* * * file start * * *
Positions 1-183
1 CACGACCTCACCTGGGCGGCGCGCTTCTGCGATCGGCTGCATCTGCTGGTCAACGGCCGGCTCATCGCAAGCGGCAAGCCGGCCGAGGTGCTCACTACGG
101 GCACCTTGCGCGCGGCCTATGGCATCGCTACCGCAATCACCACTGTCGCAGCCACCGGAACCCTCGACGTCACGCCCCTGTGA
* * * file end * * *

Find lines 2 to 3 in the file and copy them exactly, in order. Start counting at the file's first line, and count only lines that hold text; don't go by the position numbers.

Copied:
1 CACGACCTCACCTGGGCGGCGCGCTTCTGCGATCGGCTGCATCTGCTGGTCAACGGCCGGCTCATCGCAAGCGGCAAGCCGGCCGAGGTGCTCACTACGG
101 GCACCTTGCGCGCGGCCTATGGCATCGCTACCGCAATCACCACTGTCGCAGCCACCGGAACCCTCGACGTCACGCCCCTGTGA